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The start-up which makes that Bondi Chai you love won gold in the “business Oscars”

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Bondi Chai co-founder Melissa Edyvean

The small NSW business behind Australia’s most awarded chai latte, Bondi Chai, was named the Asia Pacific Food and Beverage Company of The Year in the 2015 International Stevie Awards.

Dubbed the “business Oscars”, the Stevie Awards has grown since its inception in 2002 to become one of the world’s premier international business awards with six award programs around the world.

Trivia time! Did you know the Stevie Award trophies are manufactured by the same company that makes the Oscars and the Emmys trophies?

The Asia Pacific Stevies, which were launched in 2014, attracted more than 400 entries this year from all the 22 countries in the Asia-Pacific region including Australia, New Zealand, China, Japan, South Korea, Singapore, Indonesia and Thailand.

Bondi Chai savours the sweet taste of success

Bondi Chai’s co-founders, Melissa Edyvean and Martin Buggy, manage their fully-outsourced business with just three direct employees from their Port Stephens home and were thrilled with this latest recognition for their company; a fabulous present for Bondi Chai’s tenth birthday, they called it.

“When we saw that people like Qantas CEO, Alan Joyce, Telstra CEO, David Thodey, and Australian household names like DHL, Jetstar, Harvey Norman and Amcor were among the award recipients – as well as the incredible companies from other countries – we feel pretty special right now.”

This is the company’s second major business award in less than 12 months, having last year been named the NSW Micro Business of The Year and National finalist in the Telstra Business Awards.

The company’s only product, Bondi Chai Latte, is a premium chai latte pre-mix that is today sold into thousands of cafes and hospitality venues around the country and in both major supermarket chains.

It’s also sold in many countries around the world – even in India itself, where chai is the de facto ‘national drink’.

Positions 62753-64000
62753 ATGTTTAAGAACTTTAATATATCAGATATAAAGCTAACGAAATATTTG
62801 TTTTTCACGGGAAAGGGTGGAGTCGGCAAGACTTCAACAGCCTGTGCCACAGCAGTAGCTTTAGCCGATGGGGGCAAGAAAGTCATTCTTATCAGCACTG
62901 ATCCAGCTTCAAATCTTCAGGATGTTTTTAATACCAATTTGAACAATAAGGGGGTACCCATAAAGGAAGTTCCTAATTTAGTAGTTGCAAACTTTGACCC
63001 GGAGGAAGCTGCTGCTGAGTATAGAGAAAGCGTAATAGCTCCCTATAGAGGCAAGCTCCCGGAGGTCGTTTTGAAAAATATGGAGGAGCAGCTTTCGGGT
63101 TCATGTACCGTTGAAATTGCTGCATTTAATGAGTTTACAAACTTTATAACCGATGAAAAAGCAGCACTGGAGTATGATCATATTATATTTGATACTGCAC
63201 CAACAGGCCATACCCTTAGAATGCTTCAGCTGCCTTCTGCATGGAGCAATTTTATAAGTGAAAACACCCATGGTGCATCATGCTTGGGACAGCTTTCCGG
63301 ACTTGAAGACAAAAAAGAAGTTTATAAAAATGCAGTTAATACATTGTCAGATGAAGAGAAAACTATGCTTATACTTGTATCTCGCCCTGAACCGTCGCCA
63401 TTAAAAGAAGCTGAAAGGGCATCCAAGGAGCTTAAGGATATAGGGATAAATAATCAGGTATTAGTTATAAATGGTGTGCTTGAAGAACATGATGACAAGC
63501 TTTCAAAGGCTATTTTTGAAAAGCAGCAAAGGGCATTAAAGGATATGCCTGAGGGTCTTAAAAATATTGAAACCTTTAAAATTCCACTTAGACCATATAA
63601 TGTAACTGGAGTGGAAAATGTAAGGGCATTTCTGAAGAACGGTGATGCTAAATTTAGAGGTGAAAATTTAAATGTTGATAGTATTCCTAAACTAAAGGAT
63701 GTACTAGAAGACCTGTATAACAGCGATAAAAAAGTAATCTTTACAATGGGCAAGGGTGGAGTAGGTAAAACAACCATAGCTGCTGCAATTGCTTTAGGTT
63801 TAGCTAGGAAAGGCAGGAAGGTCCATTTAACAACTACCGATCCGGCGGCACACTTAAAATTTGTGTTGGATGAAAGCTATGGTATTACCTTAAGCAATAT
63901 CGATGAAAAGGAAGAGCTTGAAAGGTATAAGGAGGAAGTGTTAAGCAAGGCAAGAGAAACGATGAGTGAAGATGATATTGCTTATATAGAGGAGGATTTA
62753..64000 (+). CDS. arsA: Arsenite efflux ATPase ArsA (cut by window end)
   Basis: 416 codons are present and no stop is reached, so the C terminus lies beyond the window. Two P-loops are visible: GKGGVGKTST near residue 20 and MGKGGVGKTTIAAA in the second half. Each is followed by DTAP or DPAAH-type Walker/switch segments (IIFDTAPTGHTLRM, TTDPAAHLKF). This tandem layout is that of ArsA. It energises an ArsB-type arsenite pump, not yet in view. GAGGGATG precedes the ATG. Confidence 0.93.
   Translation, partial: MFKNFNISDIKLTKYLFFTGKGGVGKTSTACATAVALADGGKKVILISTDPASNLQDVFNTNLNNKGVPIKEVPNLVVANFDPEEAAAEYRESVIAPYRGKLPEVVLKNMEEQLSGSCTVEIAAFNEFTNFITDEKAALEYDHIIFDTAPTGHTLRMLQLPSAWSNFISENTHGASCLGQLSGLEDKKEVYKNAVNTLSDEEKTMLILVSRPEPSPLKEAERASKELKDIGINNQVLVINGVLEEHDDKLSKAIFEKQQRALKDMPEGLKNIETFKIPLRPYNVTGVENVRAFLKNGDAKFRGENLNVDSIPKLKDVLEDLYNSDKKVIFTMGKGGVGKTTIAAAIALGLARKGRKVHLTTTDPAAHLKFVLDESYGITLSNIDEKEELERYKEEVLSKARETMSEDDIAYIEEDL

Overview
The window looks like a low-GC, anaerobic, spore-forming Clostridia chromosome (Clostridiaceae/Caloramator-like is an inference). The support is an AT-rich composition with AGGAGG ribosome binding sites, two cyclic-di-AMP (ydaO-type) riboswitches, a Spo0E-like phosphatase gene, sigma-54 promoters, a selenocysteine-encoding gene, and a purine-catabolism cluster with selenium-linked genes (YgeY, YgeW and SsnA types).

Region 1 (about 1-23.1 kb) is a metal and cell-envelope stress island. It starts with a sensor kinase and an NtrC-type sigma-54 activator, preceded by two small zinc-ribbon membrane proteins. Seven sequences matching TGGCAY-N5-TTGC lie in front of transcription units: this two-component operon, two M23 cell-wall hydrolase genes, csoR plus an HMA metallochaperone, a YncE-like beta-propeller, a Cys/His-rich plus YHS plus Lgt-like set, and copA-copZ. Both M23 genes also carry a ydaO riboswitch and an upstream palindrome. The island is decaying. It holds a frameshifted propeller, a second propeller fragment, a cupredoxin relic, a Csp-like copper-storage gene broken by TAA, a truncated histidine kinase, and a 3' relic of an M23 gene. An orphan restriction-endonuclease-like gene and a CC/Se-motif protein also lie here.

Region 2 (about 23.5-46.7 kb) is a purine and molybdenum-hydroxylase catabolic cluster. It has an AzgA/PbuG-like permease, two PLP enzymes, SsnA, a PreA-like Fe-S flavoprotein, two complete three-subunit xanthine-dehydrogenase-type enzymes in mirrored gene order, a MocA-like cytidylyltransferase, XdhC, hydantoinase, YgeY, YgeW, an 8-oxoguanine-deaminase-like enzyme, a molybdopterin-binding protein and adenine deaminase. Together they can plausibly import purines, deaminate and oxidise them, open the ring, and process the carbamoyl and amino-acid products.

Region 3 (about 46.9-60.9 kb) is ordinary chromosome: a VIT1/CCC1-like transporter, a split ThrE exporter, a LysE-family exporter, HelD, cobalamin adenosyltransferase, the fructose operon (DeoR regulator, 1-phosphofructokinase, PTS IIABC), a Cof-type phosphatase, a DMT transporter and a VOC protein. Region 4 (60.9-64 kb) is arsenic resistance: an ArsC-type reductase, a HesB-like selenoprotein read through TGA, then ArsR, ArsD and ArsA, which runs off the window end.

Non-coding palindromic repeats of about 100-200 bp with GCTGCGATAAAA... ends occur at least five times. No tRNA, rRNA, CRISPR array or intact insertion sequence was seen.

Melissa and her partner were among the first to introduce the sweetly spiced tea-based drink to Australian cafes after discovering the ‘chai phenomenon’ whilst on a US holiday in 2000.

They created their own product and brand in 2005 and in the years since have helped to generate a nation-wide following for chai latte and Bondi Chai

“We sold just 17kg of product in our first month back in 2005,” Melissa said. “These days someone buys a Bondi Chai Latte somewhere in the world every two seconds.”

Bondi Chai co-founders Martin Buggy and Melissa Edyvean
Bondi Chai co-founders Martin Buggy and Melissa Edyvean

Business tips from a “business Oscar” winner

What lessons do you have to share about starting and running a business from your experience with Bondi Chai, Anthill asked. Below is what Martin Buggy, half of the award-winning duo had to say.

First of all, I think probably the biggest lesson is not to work in isolation. Working from a home office in a small, seaside village it’s very easy to become an ‘island’.

We made sure we spent time (and money) in getting amongst like-minded people – not necessarily from our industry (chai was unheard of when we started).

Secondly, don’t give up your day job, that is keep debt as low as possible and some form of income coming in while you’re ramping up your business.

You can likely flip all the doubters, naysayers and well-meaning friends/relations that you’ll inevitably encounter when setting out, but a barking bank manager is difficult to ignore and while debt can be a great motivator to make the next phone call after your umpteenth ‘no thanks’, nothing will sap your energy quicker than serious money worries.

Of course, if you’re selling the next big app you’ve written to a mega-company you’ve got no real problems and we all hate you!

But if your idea needs some of those famous hard yards, do everything you can to add physical and mental energy to your life and take as many of the energy sappers (like debt, doubting friends etc.) out of the picture.

Lastly, keep reminding yourself, whatever happens, that your experiences – good and bad – are all lessons. Look at every dollar you spend as ‘school fees’ and you’ll never have to worry about wasting money or so-called failure again.

Look for the lesson in every experience and you’ll never fail.

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